Wednesday, February 7, 2007

Interlude. Laundry.



The thing about travelling with a backpack is there's not a whole lot of room for clothes - especially when you have to carry a sleeping bag as well.

My entire wardrobe for three weeks consisted of:

  • 2 pairs of hiking pants
  • 2 pairs of capris (which I only wore at the beach and one day in Cairo)
  • a pair of gym shorts
  • a pair of cotton leggings
  • 4 t-shirts
  • 2 long sleeve shirts
  • 4 pairs of socks
  • 3 pairs of underwear (3 each top and bottom)
  • 1 swimsuit
  • 1 cotton sweater (which I couldn't wear after my elbow got put in the cast)....and,
  • ...My trusty fleece jacket
Knowing that there be times when:
  1. we would not arrive/leave a hotel at a time that we could drop off/pick up laundry or else
  2. we would be in locations where laundry facilities are not available,
I was fully prepared to do laundry every other night if I had to. I had warned Lei about the laundry situation, so we brought along our own washing supplies which consisted of:
  • detergent (liquid and powder)
  • plastic hangers and clips
  • a length of rope to be used as a clothesline (thanks to advice from Lei's mom)
  • a drain plug. You might think this is an odd thing to bring along but you'd be surprised how many sinks don't have plugs!
As one quickly discovers, it's not washing the clothes that's the challenge, it's drying them! We got really good at figuring out how to get clothes dried as the trip progressed.
In Cairo, Lei strung up the clothesline -one end tied to the curtain rod and the other end to the door knob. To counter the effects of gravity, we used the red clips to stop the downward slide.



In Aswan, there was no way to string up the clothesline, so Lei hung her "heavy" items on hangers on the shower rod and I used the rod inside the armoire. I hung my hiking pants on the wall thermostat and she hung her "delicates" on a hanger hooked onto a wall sconce.
In Luxor, there were enough hooks and rods in the bathroom to take care of our needs. We liked Luxor.

In Mount Sinai, Lei's hanger was hooked to the wall heater and I dried my clothes atop the space heater. Everything dried in record time!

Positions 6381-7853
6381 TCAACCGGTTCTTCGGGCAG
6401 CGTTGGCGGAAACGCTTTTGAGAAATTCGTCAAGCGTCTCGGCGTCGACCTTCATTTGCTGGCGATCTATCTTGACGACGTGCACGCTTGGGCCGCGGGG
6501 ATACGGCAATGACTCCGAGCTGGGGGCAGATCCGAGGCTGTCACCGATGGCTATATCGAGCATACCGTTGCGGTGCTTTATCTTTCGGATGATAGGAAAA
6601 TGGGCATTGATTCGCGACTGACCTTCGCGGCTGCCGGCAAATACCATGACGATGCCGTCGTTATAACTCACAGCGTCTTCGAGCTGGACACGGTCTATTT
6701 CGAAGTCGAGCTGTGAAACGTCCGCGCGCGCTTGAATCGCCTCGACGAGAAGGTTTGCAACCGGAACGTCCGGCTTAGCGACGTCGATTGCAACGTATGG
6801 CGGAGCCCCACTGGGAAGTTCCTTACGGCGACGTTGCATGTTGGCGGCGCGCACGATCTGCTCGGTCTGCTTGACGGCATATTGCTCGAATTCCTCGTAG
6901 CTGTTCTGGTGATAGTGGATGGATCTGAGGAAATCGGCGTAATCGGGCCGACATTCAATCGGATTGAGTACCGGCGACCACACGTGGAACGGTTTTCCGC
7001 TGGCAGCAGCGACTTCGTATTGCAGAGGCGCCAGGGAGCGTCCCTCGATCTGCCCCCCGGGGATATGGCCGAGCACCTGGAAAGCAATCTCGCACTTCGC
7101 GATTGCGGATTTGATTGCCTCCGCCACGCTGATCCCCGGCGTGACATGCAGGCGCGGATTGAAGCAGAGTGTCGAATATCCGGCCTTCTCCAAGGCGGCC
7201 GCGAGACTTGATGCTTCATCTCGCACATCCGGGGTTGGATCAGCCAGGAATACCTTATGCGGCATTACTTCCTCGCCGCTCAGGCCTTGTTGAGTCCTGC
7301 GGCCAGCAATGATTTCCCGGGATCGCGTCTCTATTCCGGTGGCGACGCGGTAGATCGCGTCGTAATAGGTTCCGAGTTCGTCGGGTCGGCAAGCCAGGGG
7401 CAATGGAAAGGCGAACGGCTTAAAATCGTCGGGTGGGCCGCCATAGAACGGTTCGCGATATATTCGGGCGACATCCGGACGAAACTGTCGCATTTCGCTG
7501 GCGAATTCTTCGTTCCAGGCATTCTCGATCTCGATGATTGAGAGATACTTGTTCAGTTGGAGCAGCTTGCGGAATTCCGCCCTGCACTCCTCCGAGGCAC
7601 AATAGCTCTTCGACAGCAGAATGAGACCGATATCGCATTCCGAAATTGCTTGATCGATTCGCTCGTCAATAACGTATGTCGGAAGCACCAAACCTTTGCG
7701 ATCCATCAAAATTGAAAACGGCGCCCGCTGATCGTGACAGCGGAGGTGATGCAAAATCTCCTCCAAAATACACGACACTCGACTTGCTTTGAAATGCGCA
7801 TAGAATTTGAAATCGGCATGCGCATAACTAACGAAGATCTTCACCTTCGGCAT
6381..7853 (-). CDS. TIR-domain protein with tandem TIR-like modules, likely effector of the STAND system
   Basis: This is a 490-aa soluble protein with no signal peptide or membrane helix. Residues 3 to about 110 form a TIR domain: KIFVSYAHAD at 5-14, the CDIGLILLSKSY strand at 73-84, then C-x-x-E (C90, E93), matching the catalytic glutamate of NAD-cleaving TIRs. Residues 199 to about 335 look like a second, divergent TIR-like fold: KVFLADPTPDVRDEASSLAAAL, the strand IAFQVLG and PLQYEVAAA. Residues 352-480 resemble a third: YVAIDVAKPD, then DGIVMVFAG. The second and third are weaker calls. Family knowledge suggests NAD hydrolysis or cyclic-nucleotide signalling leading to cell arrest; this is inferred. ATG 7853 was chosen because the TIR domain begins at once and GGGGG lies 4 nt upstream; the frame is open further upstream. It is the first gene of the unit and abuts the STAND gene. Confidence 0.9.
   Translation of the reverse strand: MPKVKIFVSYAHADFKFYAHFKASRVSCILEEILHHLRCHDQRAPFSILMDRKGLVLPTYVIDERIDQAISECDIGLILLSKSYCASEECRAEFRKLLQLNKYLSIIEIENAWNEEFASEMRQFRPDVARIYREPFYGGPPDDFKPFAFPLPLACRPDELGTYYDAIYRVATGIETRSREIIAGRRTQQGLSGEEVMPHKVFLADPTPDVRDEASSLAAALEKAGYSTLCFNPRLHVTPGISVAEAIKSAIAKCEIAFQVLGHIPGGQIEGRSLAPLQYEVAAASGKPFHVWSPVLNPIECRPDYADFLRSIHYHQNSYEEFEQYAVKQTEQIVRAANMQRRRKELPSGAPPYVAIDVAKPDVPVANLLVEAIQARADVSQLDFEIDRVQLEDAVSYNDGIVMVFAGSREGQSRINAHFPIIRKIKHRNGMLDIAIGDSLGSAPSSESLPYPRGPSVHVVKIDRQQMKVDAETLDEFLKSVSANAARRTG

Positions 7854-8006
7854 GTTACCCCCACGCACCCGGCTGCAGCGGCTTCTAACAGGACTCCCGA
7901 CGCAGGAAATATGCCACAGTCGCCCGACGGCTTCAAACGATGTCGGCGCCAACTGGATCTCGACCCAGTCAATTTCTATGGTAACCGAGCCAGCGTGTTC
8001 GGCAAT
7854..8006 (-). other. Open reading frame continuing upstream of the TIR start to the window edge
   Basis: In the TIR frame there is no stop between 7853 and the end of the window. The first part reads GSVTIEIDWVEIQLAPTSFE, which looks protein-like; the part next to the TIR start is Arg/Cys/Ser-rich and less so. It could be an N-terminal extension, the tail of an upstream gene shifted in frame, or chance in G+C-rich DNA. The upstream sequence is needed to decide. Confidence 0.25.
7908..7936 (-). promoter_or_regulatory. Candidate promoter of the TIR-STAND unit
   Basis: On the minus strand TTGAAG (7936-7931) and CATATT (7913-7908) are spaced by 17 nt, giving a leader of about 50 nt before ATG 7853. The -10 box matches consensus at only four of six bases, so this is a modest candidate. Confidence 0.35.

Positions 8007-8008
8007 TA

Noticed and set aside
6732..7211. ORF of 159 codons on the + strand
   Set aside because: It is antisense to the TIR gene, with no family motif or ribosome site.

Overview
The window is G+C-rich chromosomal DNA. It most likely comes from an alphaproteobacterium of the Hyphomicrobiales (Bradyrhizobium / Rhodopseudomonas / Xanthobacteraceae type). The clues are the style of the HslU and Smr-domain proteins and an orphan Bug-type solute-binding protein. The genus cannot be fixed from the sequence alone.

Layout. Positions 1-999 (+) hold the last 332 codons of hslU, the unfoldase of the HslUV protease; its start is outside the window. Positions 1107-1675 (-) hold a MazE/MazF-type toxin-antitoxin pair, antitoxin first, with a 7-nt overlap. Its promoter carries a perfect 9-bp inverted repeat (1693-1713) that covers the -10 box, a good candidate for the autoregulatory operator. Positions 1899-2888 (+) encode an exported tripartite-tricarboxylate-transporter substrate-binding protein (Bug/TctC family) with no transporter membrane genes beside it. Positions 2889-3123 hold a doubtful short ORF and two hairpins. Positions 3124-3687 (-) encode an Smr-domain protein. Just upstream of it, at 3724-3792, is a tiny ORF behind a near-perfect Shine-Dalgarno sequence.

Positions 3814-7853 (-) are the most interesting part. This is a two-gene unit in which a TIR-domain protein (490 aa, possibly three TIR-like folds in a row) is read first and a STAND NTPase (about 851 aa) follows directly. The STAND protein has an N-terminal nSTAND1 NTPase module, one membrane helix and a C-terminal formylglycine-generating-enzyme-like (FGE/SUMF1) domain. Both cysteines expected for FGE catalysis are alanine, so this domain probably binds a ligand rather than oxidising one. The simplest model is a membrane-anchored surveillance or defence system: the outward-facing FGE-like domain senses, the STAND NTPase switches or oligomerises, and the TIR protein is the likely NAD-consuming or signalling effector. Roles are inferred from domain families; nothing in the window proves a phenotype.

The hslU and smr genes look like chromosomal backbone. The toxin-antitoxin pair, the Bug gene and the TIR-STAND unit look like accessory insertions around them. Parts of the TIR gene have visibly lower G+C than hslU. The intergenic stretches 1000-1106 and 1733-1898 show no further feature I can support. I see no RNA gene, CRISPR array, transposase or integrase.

In Nuweiba, at the beach camp on the Red Sea, Lei strung up the clothesline outside her hut and it soon became the "communal" line for anyone needing to dry clothes. Lei was determined to do her laundry - to wash off the saltwater. I didn't have the heart to tell her that they did not desalinate the water piped to the sinks so she would have done just as well dunking her clothes into the sea!



Lei's clothesline, strung outside her hut.


By the time we arrived in Petra (about 3/4 of the way through our trip), I had gotten so used to seeing our laundry hung in the oddest of places, that it didn't faze me to walk into the room and see Lei's laundry hanging from the curtain rod!

The other thing you learn about travelling, under conditions where you have to frequently do your own laundry, is to bring along quick wicking clothes. While my clothes would dry quickly, Lei's often took much longer and on more than one occasion, had to be repacked into her pack slightly wet. Oh well. What to do?

In Cairo, she was worried that her socks would not dry in time. She had the same concern about my socks though I reassured her they would. So, she put both our socks to dry on the light bulb of the wall sconce. At one point, she wanted to know if I smelled something burning. Gee, I wonder what it could be? She quickly realized it was the socks!! One of my socks had just a little burn hole so it was still wearable. Alas, that was not the case with one of Lei's socks which had the heel burned out so she had to toss it. As a result, she was only able to hang one, lonely sock up on the clothesline to dry. So sad :-(